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Advancements in Biomass Recalcitrance: The Use of Lignin for the Production of Fuels and Chemicals

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Book Series: Frontiers Research Topics ISSN: 16648714 ISBN: 9782889457069 Year: Pages: 103 DOI: 10.3389/978-2-88945-706-9 Language: English
Publisher: Frontiers Media SA
Subject: General and Civil Engineering --- Biotechnology
Added to DOAB on : 2019-01-23 14:53:43
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Lignocellulosic biomass has great potentials as an alternative feedstock for fuels and chemicals. For effective utilization of biomass, biomass recalcitrance, which is inherent resistance of plant cell walls to biological deconstruction, needs to be reduced. Among many factors in biomass, lignin is significantly related to biomass recalcitrance. Lignin, a complex aromatic polymer, is the largest non-carbohydrate component (15-40% dry weight) in most terrestrial plants. In nature, it provides a structural integrity, facilitates water and nutrient transport, and protects plants from microbial attack. From a different angle, lignin significantly contributes to biomass recalcitrance, so it is necessary to reduce and/or modify the lignin for effective conversion of biomass. Genetic modifications of the lignin biosynthetic pathway and lignin-targeting pretreatments have been developed to minimize the lignin-induced biomass recalcitrance. High carbon content of lignin also renders it an attractive feedstock for many applications. About 100,000 to 200,000 tons of lignin can be generated per year as a byproduct from cellulosic ethanol production, so valorization of these lignins could be one of keys for achieving economic biorefinery. However, investigations of lignin conversion have not been accomplished as the utilization of carbohydrates in biomass. Depolymerization of lignin is still challenging because of its broad distribution of bond strengths, recondensation of low-molecular species, and poor product selectivity. Diverse biological and thermochemical depolymerization methods have been investigated to overcome these barriers. In this Research Topic, recent advancements in biomass recalcitrance by effective utilization of lignin are introduced.

New Frontiers in Multiscale Modelling of Advanced Materials

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Book Series: Frontiers Research Topics ISSN: 16648714 ISBN: 9782889197552 Year: Pages: 91 DOI: 10.3389/978-2-88919-755-2 Language: English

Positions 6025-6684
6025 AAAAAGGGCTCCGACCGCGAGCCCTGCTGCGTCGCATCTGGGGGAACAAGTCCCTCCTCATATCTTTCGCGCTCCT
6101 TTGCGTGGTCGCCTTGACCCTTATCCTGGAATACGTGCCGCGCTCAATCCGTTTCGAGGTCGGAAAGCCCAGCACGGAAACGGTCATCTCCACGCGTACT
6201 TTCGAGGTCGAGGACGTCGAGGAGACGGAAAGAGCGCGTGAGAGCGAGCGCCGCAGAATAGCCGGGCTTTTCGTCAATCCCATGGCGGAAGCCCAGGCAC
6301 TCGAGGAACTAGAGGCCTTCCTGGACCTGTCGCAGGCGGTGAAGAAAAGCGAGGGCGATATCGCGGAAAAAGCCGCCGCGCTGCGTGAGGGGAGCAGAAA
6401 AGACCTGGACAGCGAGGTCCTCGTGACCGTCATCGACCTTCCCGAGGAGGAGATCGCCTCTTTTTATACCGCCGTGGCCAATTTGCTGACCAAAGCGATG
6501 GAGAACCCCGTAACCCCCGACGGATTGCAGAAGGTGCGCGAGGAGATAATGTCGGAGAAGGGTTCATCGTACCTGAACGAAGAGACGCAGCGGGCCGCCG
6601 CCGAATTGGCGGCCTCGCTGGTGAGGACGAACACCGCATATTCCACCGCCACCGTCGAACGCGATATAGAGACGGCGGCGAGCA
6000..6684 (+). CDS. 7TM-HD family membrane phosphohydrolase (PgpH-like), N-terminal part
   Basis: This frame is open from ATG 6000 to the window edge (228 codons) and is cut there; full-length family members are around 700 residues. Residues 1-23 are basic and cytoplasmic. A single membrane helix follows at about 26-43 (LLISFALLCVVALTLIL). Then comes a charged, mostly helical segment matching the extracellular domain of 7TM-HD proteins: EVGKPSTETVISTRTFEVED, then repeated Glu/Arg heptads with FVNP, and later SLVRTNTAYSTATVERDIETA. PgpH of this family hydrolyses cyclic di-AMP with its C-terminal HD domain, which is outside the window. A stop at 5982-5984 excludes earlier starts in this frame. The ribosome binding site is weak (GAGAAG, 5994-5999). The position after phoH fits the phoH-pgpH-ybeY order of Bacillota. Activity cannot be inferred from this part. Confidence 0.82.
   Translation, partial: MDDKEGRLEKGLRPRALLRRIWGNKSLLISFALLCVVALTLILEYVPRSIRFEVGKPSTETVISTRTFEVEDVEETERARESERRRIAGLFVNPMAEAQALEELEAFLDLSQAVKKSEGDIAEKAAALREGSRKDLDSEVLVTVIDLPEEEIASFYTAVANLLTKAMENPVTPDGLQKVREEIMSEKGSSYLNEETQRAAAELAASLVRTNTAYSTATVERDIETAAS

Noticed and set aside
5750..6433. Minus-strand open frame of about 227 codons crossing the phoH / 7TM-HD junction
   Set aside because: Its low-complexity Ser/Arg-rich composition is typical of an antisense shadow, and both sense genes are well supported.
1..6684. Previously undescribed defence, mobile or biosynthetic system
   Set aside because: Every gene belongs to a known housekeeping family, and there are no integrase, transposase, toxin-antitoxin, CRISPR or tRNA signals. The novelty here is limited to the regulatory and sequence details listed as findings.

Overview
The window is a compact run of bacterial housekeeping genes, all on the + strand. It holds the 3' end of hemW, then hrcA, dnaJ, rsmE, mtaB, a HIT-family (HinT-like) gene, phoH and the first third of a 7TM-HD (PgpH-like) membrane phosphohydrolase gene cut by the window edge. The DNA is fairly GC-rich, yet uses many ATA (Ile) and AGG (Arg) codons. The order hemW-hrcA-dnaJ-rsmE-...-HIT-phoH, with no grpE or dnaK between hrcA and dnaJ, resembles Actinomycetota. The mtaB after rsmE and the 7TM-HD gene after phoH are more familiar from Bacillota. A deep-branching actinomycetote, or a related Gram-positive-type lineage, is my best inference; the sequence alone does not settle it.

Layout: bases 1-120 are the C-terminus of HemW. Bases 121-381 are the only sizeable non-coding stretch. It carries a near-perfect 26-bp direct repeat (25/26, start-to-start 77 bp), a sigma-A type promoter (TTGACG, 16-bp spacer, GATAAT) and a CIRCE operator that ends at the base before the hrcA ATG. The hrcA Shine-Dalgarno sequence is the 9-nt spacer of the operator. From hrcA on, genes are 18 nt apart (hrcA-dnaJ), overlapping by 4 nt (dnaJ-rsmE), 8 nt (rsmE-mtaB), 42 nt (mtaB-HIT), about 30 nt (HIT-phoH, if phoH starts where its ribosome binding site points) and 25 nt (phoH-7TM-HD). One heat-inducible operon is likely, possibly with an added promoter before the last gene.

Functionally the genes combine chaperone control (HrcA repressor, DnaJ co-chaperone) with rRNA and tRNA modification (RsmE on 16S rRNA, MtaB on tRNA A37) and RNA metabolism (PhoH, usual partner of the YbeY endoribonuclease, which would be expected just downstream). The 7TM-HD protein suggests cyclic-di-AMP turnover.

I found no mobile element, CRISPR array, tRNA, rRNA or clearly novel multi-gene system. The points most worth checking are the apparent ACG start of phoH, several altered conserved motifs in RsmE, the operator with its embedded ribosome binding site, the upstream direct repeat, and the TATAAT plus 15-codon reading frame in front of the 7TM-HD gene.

Publisher: Frontiers Media SA
Subject: General and Civil Engineering --- Materials
Added to DOAB on : 2016-04-07 11:22:02
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Atomistic simulations, based on ab-initio and semi-empirical approaches, are nowadays widespread in many areas of physics, chemistry and, more recently, biology. Improved algorithms and increased computational power widened the areas of application of these computational methods to extended materials of technological interest, in particular allowing unprecedented access to the first-principles investigation of their electronic, optical, thermodynamical and mechanical properties, even where experiments are not available. However, for a big impact on the society, this rapidly growing field of computational approaches to materials science has to face the unfavourable scaling with the system size, and to beat the time-scale bottleneck. Indeed, many phenomena, such as crystal growth or protein folding for example, occur in a space/time scale which is normally out of reach of present simulations. Multi-scale approaches try to combine different scale algorithms along with matching procedures in order to bridge the gap between first-principles and continuum-level simulations. This Research Topic aims at the description of recent advances and applications in these two emerging fields of ab-inito and multi-scale materials modelling for both ground and excited states. A variety of theoretical and computational techniques are included along with the application of these methods to systems at increasing level of complexity, from nano to micro. Crossing the borders between several computational, theoretical and experimental techniques, this Research Topic aims to be of interest to a broad community, including experimental and theoretical physicists, chemists and engineers interested in materials research in a broad sense.

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